Newton high fives his former offensive coordinator to congratulate him for making the necessary changes on his staff, does a strange dance and disappears from view.
Just then a door appears and Gus hears a doorbell ring loudly. Gus opens the door and inside is Bo Jackson who says, “Hello, welcome to the Heisman house, Gus, come on in!” Gus, who can barely believe the night he’s having, says to Bo, “Let me guess, you’re the ghost of Iron Bowl present. Am I right?” “You catch on fast, coach,” says Jackson who continues, “I was on the selection committee that recommended you for the head coaching job at Auburn, I love Auburn and I want you to succeed. You have to ask yourself, what would I do today, if I were brave.” Come on coach, let’s go for a ride. Coach Malzahn expects to get into a car, but Bo hands him a bicycle built for two and Gus jumps on the back seat. With Bo in the front and the curious coach on the back seat the two pedal and talk. They reviewed the statistics for every game of the season and as they ride they passed scenes and key plays in every game. They ride by the Iron Bowl and see Auburn make 12 first downs, half the number that Alabama made.
They ride by to see Mississippi State prevent Auburn from getting into the end zone with 4 red zone stops. But Auburn held Mississippi State to 17 points, which has a season average of 33. Auburn held Ole Miss to 27 points, below its season average of 40 points per game and UGA scored 20 points, which is below their season average 26. Bo stops the bike and exclaims to Gus that those were three games Auburn would have won if they had a good offense. And even Alabama, which averaged 34.5 points per game was held to 29 in Iron Bowl 2015. Just then Gus notices that it’s very dark and he can’t see Bo Jackson any more. “Where are you?” Gus calls out. “Do what you know you need to do,” Jackson says. Just then Gus starts to see a little light. Gradually the area gets brighter and he realizes he’s sitting in the stands at Jordan-Hare.
Down on the field he sees Bo run and jump over the top and then he’s gone.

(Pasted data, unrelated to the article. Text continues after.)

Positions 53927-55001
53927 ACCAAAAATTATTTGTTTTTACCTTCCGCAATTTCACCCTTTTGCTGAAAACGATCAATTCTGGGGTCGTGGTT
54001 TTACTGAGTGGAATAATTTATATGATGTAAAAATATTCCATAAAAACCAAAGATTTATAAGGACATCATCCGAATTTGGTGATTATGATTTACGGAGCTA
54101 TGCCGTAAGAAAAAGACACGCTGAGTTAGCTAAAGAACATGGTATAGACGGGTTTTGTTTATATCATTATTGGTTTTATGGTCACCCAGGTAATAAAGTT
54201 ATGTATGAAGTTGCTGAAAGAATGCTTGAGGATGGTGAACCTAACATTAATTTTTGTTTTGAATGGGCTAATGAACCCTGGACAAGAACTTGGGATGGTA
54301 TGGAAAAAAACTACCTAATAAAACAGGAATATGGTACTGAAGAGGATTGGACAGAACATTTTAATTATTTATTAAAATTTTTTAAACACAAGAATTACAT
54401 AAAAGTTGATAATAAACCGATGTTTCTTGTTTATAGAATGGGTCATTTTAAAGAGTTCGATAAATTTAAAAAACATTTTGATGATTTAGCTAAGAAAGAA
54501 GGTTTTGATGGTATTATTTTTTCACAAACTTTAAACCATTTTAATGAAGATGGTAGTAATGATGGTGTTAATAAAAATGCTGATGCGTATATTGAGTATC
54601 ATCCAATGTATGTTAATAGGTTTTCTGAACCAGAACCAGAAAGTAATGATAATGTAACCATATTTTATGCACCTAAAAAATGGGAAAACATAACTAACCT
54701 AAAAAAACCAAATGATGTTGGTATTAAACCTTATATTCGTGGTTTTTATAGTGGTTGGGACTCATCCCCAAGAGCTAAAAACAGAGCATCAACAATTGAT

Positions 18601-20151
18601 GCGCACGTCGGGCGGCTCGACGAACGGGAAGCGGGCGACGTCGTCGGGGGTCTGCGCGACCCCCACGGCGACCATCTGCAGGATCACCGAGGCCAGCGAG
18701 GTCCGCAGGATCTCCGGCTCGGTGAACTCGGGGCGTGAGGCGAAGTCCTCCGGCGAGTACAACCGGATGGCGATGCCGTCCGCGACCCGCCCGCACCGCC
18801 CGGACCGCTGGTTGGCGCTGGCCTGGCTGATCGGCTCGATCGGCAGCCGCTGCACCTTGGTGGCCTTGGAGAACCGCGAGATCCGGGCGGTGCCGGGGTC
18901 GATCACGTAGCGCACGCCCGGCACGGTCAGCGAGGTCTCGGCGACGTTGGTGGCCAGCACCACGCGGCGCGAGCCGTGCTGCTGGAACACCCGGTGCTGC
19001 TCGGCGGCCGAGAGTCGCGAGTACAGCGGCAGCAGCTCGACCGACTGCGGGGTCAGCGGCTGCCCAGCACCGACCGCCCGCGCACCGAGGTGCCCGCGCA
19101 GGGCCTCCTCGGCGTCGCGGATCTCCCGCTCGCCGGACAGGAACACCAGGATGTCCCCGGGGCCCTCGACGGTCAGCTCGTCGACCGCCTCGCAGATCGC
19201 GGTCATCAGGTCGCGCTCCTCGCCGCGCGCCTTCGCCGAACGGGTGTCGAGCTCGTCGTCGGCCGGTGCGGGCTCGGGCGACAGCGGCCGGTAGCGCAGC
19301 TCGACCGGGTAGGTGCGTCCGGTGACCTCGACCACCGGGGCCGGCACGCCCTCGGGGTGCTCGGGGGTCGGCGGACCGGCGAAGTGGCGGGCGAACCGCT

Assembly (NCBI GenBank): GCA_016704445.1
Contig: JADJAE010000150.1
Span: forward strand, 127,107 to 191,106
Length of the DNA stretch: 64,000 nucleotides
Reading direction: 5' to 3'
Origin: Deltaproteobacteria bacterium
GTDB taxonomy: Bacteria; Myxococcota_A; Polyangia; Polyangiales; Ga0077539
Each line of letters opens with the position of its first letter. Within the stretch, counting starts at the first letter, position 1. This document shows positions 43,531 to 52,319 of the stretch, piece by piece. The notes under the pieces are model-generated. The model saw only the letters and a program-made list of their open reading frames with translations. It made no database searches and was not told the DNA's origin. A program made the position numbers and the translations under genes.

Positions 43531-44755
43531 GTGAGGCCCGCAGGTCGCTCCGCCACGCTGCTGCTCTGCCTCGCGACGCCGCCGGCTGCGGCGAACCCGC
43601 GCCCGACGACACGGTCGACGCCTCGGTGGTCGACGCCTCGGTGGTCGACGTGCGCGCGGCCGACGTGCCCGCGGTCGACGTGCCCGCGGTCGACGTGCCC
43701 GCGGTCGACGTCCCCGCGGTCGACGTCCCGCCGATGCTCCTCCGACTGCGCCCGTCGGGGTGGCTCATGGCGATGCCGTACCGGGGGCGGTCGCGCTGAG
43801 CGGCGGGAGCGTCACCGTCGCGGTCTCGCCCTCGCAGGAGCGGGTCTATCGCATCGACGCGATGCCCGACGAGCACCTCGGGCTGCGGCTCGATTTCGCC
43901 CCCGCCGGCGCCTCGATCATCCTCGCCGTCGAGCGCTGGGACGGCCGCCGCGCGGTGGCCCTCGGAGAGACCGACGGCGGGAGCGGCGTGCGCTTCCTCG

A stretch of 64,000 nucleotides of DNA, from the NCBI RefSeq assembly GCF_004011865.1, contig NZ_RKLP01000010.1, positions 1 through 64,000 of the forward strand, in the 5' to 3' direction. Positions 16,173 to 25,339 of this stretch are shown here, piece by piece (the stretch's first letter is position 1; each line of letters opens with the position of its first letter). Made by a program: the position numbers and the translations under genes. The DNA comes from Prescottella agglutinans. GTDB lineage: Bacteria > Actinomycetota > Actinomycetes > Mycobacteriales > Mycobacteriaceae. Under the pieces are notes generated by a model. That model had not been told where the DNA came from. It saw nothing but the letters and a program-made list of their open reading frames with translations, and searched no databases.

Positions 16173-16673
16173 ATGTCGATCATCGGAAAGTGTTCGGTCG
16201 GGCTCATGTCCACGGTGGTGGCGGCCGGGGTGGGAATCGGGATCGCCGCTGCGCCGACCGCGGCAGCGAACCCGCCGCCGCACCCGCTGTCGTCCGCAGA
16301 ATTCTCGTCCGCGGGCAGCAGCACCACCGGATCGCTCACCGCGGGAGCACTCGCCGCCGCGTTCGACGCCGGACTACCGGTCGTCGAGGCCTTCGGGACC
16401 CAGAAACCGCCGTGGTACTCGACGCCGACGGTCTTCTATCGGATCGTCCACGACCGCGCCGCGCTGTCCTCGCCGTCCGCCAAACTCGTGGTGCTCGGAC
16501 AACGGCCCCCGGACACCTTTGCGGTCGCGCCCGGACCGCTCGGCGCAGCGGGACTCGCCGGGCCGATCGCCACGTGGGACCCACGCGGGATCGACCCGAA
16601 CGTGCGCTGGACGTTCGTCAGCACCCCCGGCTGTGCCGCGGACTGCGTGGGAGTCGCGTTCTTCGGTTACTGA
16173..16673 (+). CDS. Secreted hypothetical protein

Gus realizes that he has gotten thirsty.
He hears, “Ice Cold, Dr Pepper Here!” Larry Culpepper walks up the stands to the row where Gus is seated, hands him a Dr Pepper and says, “I’m the ghost of Iron Bowls yet to come.” Upon taking a sip of the Dr. Pepper, Gus looks around the dimly lit stadium and realizes that Jordan-Hare is a cold grey color that reminds him of the “Old Grey Lady,” Legion Field in Birmingham. The once sparkling Aubietron is missing thousands of LED lamps and flickers like an old black and white TV. Larry explains that the year is 2025 and 10 more Iron Bowls have come and gone.
As Gus drinks his Dr Pepper, Larry puts his hand on Gus’s shoulder and suddenly the two are sitting in Bryant-Denny Stadium. Gus immediately feels very ill as if a case of influenza has come over him. Bryant Denny is sparkling and video of Alabama Coach Nick Saban is playing on all four video boards, Nick hoists one College Football Playoff Trophy after another. Gus Malzahn notices, 2015, 2016, 2017, 2020, 2021 and 2025 National Championship flags flying proudly across the top of the stadium. He turns to Culpepper with a question mark on his face, but cannot speak. Larry turns to Gus Malzahn and explains that over the last decade Alabama won six more National Championships under Coach Saban and 12 Iron Bowls in a row. “Would you believe that Nick flipped 15 Auburn 5-star recruits during that time and 8 of them were drafted in the first round of the NFL draft,” Culpepper asks Malzahn who is now hyperventilating into a brown paper bag. Gus jumps from his seat in Bryant Denny and shouts, “Stop, please stop! Larry, tell me this isn’t true,” but the Coach could not find Larry Culpepper who was out of view.
Gus awoke in his truck, which was still parked at the Waffle House. He said to himself, “I know what needs to be done and I’ll do what it takes.”
He drove to his office eager to make changes and alter the course of Auburn football.